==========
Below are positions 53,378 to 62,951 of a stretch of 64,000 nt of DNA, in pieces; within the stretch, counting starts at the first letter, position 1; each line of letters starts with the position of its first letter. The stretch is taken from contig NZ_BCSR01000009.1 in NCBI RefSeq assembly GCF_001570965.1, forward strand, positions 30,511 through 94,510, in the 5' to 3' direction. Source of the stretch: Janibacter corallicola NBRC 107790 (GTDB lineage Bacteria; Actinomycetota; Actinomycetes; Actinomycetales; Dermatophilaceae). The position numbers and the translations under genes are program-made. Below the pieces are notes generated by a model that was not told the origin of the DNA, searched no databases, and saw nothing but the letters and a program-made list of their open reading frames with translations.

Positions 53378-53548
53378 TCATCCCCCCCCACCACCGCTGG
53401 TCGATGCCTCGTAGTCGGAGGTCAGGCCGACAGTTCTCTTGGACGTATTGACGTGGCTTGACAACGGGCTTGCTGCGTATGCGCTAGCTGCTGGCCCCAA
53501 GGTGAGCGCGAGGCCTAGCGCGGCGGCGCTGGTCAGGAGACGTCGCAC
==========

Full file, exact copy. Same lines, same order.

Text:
Below are positions 53,378 to 62,951 of a stretch of 64,000 nt of DNA, in pieces; within the stretch, counting starts at the first letter, position 1; each line of letters starts with the position of its first letter. The stretch is taken from contig NZ_BCSR01000009.1 in NCBI RefSeq assembly GCF_001570965.1, forward strand, positions 30,511 through 94,510, in the 5' to 3' direction. Source of the stretch: Janibacter corallicola NBRC 107790 (GTDB lineage Bacteria; Actinomycetota; Actinomycetes; Actinomycetales; Dermatophilaceae). The position numbers and the translations under genes are program-made. Below the pieces are notes generated by a model that was not told the origin of the DNA, searched no databases, and saw nothing but the letters and a program-made list of their open reading frames with translations.

Positions 53378-53548
53378 TCATCCCCCCCCACCACCGCTGG
53401 TCGATGCCTCGTAGTCGGAGGTCAGGCCGACAGTTCTCTTGGACGTATTGACGTGGCTTGACAACGGGCTTGCTGCGTATGCGCTAGCTGCTGGCCCCAA
53501 GGTGAGCGCGAGGCCTAGCGCGGCGGCGCTGGTCAGGAGACGTCGCAC